Aarhus University Seal

Theme 2: Museums & Creativity

11:15-11:35: Martin Grünfeld (University of Copenhagen) - The posthuman museum: hosting things as living assemblages.

Paper abstract

The posthuman museum – is this an oxymoron? The museum is an utterly human establishment. Within its walls, we aim at securing the material referents of the past and interrupt their natural decay, because they underpin our fragile memories and provide knowledge of the past. We care for objects to save them for perpetuity. But while we aim at stability, impermanence is always already trespassing on our sacred grounds. Heritage eaters are cosmopolitan, occurring in museums all over the globe. For example, bacteria and fungi are present in the air and on surfaces, which negatively affect the stability of museum collections. Consequently, we care for collections through conservation practices and environmental measures to save them for future generations. But is the function of the museum always to avoid collections becoming metabolic? More than merely an oxymoron, perhaps thinking the museum in posthuman terms can help us develop a place that is no longer tied to the all-too-human urge to rescue objects from decomposition. This is what I set out to explore. Drawing on post-preservation theory (DeSilvey), posthuman notions of care (de la Bellacasa), and examples from bioart (Feuerstein), I will consider how posthuman values may affect crucial practices at the museum, such as the caring for objects. While caring usually entails saving for perpetuity and entails a carer-cared for structure mirroring traditional subject-object dualisms, I will develop a sense of caring as hosting. Within this framework, I will present experiments into posthuman preservation practices that we are currently participating in at Medical Museion. What we wish to develop is a multispecies ‘living’ room as an environment that hosts life-processes instead of repressing them. A kind of posthuman museum, where heritage eaters are conceived as generative participants in the caring for things as living assemblages.

About Martin Grünfeld

Martin Grünfeld is an assistant professor in Metabolic Science in Culture at the Novo Nordisk Foundation Center for Basic Metabolic Research and Medical Museion at the University of Copenhagen. His research takes place in the interfaces between philosophy and objects, ontology and cartography, art and science, conservation and decay, life and death.

11:35-11:55: Jan L. Stephensen (Aarhus University) - Post-creativity – beyond the human or much-too-human?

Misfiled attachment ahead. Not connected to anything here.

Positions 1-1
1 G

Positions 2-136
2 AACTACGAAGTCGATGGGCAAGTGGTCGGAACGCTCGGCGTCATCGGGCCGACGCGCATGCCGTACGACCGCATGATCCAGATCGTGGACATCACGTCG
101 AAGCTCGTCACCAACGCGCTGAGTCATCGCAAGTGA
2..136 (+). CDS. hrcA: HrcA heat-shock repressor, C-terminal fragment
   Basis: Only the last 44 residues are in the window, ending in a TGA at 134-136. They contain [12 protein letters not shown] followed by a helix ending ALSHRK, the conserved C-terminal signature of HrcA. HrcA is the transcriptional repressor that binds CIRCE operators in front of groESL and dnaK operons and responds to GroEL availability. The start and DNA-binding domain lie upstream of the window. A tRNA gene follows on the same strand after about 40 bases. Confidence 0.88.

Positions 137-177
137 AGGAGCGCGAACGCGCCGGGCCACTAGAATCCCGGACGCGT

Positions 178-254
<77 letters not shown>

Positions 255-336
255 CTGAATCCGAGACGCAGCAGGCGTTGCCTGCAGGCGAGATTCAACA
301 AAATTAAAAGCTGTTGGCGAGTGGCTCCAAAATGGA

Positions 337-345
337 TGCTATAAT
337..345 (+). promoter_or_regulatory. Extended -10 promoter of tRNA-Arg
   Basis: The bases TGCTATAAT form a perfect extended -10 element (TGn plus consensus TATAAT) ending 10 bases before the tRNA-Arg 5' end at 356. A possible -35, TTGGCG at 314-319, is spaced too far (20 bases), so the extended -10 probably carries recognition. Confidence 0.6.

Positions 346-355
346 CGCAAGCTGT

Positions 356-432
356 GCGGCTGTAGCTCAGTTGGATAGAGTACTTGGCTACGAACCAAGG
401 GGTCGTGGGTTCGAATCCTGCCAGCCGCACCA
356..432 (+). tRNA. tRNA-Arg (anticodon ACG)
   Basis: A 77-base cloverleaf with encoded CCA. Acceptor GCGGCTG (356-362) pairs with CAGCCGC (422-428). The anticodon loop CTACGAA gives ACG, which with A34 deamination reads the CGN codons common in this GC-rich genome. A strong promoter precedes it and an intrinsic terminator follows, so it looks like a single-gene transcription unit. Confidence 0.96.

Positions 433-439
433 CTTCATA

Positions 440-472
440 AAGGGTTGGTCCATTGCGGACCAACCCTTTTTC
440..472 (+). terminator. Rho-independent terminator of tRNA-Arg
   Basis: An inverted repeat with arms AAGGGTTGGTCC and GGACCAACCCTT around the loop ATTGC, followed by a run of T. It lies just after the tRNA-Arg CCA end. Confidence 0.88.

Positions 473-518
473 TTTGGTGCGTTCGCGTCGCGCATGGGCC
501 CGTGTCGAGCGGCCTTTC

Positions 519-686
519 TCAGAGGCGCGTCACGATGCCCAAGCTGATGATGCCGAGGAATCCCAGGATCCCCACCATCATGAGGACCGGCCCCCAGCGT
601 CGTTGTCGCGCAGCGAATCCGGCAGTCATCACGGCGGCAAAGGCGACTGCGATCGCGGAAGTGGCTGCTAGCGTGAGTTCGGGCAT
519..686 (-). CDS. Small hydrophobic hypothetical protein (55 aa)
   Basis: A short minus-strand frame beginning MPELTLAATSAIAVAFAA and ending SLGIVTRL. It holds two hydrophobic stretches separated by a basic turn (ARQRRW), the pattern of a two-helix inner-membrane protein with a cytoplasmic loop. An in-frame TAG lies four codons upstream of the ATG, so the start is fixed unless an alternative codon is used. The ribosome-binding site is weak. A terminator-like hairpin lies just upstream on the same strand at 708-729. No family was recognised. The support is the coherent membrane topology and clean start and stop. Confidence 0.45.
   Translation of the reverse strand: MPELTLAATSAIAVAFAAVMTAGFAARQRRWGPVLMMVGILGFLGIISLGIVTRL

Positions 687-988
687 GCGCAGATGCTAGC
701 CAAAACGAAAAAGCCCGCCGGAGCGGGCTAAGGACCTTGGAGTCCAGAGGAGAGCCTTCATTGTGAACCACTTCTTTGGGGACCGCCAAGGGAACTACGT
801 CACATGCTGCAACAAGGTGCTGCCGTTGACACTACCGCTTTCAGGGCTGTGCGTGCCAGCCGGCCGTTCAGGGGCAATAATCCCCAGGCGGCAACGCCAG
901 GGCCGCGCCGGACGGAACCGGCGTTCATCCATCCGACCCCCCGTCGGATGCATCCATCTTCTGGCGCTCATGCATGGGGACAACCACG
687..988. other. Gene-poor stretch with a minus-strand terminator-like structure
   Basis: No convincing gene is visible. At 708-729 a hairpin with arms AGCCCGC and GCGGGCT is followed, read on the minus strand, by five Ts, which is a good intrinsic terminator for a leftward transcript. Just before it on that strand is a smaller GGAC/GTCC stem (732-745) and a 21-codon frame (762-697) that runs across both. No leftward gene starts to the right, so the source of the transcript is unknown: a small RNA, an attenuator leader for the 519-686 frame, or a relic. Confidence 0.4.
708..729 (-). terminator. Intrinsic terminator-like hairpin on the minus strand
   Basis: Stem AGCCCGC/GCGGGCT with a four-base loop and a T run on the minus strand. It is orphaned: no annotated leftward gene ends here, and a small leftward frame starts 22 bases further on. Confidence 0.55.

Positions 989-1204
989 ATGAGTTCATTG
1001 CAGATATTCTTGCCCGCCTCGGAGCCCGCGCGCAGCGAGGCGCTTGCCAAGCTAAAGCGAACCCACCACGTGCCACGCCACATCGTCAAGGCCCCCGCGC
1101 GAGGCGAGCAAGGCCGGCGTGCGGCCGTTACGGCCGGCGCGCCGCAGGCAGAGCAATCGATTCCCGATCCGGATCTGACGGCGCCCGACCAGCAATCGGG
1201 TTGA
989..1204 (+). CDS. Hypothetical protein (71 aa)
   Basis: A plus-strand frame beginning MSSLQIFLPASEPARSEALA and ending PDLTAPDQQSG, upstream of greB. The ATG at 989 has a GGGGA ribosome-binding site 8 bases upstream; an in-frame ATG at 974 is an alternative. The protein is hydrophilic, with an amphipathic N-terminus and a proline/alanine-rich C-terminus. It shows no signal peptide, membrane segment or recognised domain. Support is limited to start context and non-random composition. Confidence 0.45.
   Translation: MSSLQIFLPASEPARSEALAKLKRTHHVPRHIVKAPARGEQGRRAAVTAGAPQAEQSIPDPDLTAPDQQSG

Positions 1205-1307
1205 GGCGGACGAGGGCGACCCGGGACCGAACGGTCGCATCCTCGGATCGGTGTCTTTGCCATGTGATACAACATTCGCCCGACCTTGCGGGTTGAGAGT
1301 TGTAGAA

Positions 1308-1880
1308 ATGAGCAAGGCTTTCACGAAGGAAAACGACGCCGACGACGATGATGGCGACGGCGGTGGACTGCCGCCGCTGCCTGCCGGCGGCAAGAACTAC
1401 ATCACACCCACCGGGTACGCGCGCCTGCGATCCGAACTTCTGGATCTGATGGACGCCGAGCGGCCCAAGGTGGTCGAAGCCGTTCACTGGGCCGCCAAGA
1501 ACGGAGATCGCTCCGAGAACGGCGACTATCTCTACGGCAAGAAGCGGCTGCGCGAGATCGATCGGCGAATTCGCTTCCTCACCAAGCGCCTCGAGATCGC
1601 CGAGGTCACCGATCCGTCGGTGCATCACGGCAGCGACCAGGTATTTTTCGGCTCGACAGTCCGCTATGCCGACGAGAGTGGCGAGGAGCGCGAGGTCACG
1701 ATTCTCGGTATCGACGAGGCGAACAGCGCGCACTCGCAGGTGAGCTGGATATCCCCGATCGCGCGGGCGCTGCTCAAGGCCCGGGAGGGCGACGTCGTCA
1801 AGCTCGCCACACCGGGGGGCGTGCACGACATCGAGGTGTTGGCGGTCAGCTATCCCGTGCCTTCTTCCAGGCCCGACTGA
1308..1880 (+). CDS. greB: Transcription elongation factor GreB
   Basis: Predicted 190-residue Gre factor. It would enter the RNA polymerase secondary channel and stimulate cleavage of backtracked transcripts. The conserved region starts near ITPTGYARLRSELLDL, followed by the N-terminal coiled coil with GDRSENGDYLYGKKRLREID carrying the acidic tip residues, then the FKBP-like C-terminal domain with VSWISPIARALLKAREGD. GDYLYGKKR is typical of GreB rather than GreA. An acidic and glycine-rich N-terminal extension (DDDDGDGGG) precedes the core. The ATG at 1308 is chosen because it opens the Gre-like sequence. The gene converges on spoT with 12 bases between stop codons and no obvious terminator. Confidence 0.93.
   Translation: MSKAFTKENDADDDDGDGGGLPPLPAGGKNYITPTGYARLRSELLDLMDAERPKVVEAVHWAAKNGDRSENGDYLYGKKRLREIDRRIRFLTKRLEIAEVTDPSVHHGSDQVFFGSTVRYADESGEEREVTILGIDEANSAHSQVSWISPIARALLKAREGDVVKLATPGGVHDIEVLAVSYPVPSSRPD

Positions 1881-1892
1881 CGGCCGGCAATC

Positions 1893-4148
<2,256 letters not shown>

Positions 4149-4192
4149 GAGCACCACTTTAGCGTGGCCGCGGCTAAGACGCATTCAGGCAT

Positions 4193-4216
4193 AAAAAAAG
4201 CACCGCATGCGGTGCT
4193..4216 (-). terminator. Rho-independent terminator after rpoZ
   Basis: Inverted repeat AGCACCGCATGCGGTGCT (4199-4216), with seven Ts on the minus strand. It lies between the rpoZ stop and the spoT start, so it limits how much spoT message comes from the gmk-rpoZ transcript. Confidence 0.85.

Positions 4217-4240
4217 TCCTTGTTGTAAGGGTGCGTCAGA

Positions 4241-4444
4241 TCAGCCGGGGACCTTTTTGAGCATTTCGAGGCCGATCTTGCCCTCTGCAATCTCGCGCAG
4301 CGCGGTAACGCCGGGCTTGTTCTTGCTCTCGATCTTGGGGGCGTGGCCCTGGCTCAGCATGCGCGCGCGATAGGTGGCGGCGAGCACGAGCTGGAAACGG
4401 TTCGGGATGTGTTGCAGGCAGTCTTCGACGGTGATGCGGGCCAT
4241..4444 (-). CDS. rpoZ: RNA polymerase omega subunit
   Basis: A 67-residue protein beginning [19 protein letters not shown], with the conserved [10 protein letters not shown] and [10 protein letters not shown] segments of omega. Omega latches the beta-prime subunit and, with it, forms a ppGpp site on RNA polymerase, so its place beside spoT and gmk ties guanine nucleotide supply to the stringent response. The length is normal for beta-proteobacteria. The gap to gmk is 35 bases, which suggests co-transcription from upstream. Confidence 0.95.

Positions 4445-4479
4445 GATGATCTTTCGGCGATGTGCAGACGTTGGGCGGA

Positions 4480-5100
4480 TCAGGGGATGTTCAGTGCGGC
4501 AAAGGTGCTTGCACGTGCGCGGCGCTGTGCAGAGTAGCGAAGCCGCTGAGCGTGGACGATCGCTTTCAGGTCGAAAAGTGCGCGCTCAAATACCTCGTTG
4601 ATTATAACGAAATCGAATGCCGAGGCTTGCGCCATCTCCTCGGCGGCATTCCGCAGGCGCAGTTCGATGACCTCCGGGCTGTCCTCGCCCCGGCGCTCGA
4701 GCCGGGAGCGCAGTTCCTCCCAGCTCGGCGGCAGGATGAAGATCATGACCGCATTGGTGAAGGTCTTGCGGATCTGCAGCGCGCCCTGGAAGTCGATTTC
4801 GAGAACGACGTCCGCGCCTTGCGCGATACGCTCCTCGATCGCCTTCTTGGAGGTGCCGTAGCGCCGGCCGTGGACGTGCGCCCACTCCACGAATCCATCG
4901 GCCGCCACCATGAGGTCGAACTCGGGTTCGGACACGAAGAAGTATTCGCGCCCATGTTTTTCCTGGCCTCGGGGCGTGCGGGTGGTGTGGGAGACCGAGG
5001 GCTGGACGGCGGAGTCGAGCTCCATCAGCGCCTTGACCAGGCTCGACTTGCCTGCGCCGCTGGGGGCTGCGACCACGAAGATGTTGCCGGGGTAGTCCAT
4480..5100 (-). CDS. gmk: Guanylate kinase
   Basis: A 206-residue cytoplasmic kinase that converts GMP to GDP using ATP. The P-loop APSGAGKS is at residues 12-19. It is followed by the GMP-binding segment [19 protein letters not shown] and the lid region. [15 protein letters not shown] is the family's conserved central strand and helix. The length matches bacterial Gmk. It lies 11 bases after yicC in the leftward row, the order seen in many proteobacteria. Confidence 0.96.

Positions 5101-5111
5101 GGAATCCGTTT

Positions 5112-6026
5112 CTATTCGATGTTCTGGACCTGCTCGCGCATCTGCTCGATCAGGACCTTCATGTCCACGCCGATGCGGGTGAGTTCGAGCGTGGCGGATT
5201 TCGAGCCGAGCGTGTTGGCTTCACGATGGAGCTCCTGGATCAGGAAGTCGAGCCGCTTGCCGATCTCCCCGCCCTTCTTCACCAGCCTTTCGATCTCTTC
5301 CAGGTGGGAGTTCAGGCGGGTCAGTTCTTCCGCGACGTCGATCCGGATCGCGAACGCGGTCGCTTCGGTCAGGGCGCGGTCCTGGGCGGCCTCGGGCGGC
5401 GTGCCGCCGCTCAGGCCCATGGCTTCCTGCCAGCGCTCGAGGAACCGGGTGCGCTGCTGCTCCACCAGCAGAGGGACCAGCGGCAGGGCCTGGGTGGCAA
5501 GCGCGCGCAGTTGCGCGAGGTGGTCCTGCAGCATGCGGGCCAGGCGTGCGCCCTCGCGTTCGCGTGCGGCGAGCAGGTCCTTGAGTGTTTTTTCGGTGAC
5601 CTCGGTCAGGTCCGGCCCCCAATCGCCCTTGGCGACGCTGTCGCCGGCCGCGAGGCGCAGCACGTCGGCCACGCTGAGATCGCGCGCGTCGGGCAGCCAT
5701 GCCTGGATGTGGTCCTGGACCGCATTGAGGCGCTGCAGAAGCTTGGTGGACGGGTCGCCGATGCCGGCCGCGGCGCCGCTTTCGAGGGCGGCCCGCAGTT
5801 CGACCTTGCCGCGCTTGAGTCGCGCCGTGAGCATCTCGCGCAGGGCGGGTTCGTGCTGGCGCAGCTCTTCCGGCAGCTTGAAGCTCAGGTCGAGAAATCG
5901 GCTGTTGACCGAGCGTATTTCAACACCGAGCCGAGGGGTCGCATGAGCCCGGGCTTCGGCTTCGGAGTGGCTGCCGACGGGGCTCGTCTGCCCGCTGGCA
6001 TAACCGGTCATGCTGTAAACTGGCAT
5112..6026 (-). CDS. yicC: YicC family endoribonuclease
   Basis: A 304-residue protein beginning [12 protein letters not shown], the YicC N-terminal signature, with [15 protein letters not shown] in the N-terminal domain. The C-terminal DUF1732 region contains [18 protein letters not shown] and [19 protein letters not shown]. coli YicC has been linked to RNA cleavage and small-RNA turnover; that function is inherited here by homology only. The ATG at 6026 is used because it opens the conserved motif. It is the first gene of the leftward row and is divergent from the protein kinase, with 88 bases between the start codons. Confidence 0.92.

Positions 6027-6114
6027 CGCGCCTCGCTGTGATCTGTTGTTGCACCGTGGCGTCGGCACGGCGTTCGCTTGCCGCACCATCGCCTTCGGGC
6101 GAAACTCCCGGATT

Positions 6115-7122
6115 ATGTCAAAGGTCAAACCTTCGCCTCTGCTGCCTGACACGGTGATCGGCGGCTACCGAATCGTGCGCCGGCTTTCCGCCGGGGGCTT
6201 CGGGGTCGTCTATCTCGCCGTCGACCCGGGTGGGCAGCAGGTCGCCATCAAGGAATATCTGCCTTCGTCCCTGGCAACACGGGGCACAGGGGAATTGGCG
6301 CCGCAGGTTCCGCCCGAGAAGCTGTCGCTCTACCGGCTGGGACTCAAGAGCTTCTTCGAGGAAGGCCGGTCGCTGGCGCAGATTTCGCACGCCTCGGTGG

Paper abstract

In recent years, concrete attempts to explore “the potential for computers to be autonomous creators in their own right”, as it is stated in the call for papers for this year’s International Conference of Computational Creativity, has accelerated. Theories of posthumanism and similar post- anthropocentric schools (e.g. ANT, New Materialism) all seem well equipped to point out how the underlying assumption of these particular endeavours, regardless of how they are being labelled (‘computational’, ‘artificial’ or ‘algorithmic creativity, ‘creative AI’, etc.), seems to be somewhat faulty; namely: the idea of the autonomous Creator as that which is to be recreated or emulated. Applying German sociologist Andreas Reckwitz’ (Foucault-inspired) notion of ‘the creativity dispositif’ from his book The Invention of Creativity (2017), this paper will discuss whether these attempts merely represent a recent dissolution of the boundaries between the non-human (algorithms) and what often is being thought of as a quintessentially human practice, namely: creativity; or if they should rather take into account how creativity itself has been historically invented and reinvented through intimate entanglements with new technologies and cultural practices, and thus, has never been a purely human phenomenon at all.

About Jan L. Stephensen

Jan Løhmann Stephensen is associate professor at Aesthetics & Culture at Aarhus University. His research interests have over the years been cultures and practices of participation, democracy and the public sphere, creativity and its diffusion into non-art related spheres like work life, economics, policy-making, university research agendas, new media technologies, etc. The last couple of years he has been working on so-called ‘post-creativity’, which seeks to explore the increasing entanglement of human and computational creativities. He is co-editor and founder of Conjunctions — Transdisciplinary Journal of Cultural Participation.    

11:55-12:05: Q & A